Beyond the BackyardJoe Overstreet Road

So Many Fence Posts, So Few Birds…

After reading about how Joe Overstreet Road is such a great place for bird photography, I’ve been meaning to get there all winter.  But I didn’t get the opportunity until this morning.  It wasn’t exactly what I expected.  But I did end up with some fun pictures!

I wanted to visit Joe Overstreet for Eastern Meadowlarks, Crested Caracara, Swallow-tailed Kites, and maybe even a Snail Kite.  It seems that the kites are my nemesis bird this vacation.  I keep seeing them when I don’t have a camera in hand!  Not fair.  I didn’t see the first one today.  Actually, about 20 minutes down the road, I was shooting the sunrise mist in the fog, wondering where the birds were.  I even shot an empty post, to put on the blog in case I didn’t see any birds!  But as I drove down the road, I did finally start to see some.

My first bird of the morning was an American Crow.  He posed on the road in front of me, making me wish I could customize a car for photography without a windshield!  But I was happy to have my windshield a few seconds later, when a big truck came whizzing down the dirt road, leaving lots of white dust in his midst.  That happened periodically throughout the morning.  It left my car all white and scared the birds away. :-p  When I looked up through the white cloud, I spotted a pair of Sandhill Cranes feeding on my right.

Sandhill Crane

Sandhill Crane

I started to hear Eastern Meadowlarks, but at first they stayed low in the fields.  Their calls carry well, and you’ll think they are right next to you when they are in fact tens of yards away.  Finally a few started to make appearances on the fence posts that line the road (the fence is to contain that cattle that graze on both sides of the road).  The Meadowlarks are skittish, and they fly quickly when a car approaches or when you aim a Beast at them.  I got better at being stealthy, and they got used to me, and I finally got some pictures.  The first is of an adult, in his characteristic singing pose.  The second is of a juvenile bird, who had a sweet short call to answer the long trill of his parent.

Eastern Meadowlark adult

Eastern Meadowlark adult

Eastern Meadowlark juvenile

Eastern Meadowlark juvenile

Loggerhead Shrikes had quite a presence on the electric lines, and I did witness a funny encounter when a shrike chased off a crow.  But I think I have better pictures of shrikes from my own backyard.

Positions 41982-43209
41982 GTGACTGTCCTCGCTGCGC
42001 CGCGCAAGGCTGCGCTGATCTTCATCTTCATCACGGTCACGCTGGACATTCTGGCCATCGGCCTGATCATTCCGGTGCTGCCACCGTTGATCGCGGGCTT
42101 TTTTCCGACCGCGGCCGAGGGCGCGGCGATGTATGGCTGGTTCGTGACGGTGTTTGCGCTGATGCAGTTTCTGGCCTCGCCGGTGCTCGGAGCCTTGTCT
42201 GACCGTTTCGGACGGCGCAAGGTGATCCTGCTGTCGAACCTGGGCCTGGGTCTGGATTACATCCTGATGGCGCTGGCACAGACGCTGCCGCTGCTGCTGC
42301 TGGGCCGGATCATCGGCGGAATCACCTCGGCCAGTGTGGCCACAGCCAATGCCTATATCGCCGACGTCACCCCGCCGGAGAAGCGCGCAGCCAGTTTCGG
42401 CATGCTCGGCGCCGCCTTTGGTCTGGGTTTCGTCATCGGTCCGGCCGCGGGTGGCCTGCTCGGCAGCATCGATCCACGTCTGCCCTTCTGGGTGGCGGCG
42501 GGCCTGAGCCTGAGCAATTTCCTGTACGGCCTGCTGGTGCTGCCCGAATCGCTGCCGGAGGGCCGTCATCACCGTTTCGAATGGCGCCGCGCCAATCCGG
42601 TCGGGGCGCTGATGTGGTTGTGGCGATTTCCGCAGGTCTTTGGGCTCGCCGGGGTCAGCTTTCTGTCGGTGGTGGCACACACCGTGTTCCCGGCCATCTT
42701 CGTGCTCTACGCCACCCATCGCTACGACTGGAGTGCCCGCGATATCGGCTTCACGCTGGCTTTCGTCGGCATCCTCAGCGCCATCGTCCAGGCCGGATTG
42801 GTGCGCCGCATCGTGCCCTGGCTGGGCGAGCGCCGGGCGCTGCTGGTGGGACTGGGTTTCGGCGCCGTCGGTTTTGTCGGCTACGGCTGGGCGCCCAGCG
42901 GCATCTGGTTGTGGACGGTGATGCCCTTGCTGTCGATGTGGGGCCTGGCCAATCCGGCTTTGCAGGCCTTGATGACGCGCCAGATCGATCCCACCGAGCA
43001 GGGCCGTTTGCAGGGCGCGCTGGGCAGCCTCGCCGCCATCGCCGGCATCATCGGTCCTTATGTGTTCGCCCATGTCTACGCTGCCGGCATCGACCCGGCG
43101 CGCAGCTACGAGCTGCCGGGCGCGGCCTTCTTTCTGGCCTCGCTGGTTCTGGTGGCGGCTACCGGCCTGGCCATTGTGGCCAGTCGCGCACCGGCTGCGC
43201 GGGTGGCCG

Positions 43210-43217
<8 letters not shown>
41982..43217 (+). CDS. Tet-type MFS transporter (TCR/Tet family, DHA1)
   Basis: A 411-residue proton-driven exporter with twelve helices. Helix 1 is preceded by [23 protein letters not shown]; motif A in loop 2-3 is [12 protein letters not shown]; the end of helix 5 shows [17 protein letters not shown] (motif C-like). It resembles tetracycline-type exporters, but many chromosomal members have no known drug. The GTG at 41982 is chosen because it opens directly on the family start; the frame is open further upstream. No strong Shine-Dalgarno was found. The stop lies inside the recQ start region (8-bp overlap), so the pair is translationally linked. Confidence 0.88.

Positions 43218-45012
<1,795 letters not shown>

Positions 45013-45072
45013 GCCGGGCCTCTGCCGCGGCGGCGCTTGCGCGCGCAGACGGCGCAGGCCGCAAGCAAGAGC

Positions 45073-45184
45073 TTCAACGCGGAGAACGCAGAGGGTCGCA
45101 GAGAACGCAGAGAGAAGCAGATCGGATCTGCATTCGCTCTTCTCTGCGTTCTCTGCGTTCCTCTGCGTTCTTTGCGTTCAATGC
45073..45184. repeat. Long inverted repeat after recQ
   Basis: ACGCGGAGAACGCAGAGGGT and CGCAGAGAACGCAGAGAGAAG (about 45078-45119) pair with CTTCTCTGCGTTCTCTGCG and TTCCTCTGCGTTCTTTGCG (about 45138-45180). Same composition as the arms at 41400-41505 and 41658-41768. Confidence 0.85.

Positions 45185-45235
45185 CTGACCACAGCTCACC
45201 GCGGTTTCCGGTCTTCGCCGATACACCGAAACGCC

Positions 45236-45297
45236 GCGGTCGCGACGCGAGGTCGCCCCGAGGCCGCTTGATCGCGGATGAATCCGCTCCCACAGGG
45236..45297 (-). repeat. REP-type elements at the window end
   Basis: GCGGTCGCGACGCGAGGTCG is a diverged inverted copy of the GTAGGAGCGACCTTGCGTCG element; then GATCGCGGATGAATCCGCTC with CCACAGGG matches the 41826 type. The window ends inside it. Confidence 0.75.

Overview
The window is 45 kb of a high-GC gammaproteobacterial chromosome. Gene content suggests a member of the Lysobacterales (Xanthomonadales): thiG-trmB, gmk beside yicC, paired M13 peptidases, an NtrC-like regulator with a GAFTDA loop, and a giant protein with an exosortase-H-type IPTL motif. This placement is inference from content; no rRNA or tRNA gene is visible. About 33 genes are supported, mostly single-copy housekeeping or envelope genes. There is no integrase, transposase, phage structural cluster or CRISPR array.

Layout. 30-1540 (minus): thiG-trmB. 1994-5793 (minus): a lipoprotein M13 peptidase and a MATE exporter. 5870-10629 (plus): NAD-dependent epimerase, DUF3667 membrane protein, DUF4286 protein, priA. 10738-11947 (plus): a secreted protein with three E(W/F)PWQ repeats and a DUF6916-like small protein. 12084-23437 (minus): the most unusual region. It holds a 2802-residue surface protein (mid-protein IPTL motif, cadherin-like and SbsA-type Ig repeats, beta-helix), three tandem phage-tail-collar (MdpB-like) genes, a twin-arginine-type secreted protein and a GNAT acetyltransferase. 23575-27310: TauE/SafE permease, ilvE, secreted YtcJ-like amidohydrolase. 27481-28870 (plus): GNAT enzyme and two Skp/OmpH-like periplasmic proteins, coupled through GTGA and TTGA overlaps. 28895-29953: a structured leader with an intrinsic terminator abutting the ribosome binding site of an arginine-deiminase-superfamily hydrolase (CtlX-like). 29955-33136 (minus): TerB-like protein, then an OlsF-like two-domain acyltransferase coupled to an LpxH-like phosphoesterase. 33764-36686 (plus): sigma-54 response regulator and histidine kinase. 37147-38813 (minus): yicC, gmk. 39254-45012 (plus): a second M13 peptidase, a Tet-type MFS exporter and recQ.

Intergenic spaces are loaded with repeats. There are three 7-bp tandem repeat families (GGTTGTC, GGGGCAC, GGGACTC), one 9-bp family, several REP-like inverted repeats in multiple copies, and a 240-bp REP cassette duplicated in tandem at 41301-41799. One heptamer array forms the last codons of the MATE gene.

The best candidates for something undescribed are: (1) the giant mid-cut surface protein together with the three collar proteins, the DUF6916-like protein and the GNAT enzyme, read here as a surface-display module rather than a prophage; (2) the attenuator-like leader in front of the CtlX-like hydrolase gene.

When I made it down to the boat ramp, I saw lots of Northern Mockingbirds and grackles.  A few White Ibis and several egrets flew over the lake, but no kites.  This Killdeer paused by the car for a few minutes, giving me an opportunity for a close-up.  I didn’t stay at the lake long, as they were mowing and scaring away the birds.  Besides, airboats were getting ready to launch and those things are loud!!

Killdeer

Killdeer

The sun angle is such that the passenger side of the car has the best light on the trip to the ramp, and finally I got the good light on the driver’s side as I drove back.  But it was late enough in the morning that there wasn’t much to see.  I was about to put my camera away when I spotted a Great-Crested Flycatcher fly across and land on the fence not too far away.  Begging him to stay still, I eased the car up to where I could point the camera at him.  Amazingly, he stayed long enough for a  few frames.  Then he spotted his breakfast, and I headed off to find a snack, too.

Great-Crested Flycatcher

Great-Crested Flycatcher

So I’m glad I went, and I think I’ll try it again next winter.  The green prairies and tall fenceposts are quite nice for birdie portraits.  I want to try Three Lakes, too, when it’s not so hot.  But in the meantime, if you know of a reliable place to go and photograph Swallow-tailed or Snail kites, please e-mail me or post a comment!  :)

4 thoughts on “So Many Fence Posts, So Few Birds…

  1. I’ve been meaning to get over there as well but it’s a hike from Tampa. You got some great shots! Love the killdeer and flycatcher. We should do a meet-up there next winter.

  2. Glad to hear you made it out to Joe Overstreet. Winter is definitely a better season to go out there, but it’s nice to see you got the juvie Meadowlark. If you’re looking for Snail Kites, lake Toho is the place to go. 4 of us rented a pontoon boat to get our shots. We’ll do it again next year and I’ll make sure you’re in on it. As for the STKs, if I knew where they were roosting and nesting, I’d already be there!! :-) If you’re up for a drive (and it seems you are), Riverbend Park in Palm Beach County has roosting/nesting STKs.

    1. Michael: Oooh, the pontoon boat sounds awesome! I was impressed by your blog entry about the snail kites.

      You know that the STKs nested at Gatorland last year, right? They were in the tall pine trees overlooking the early entrance parking lot. I got shots of the fledglings. I haven’t heard if they are there again this year. Check the next time you go.

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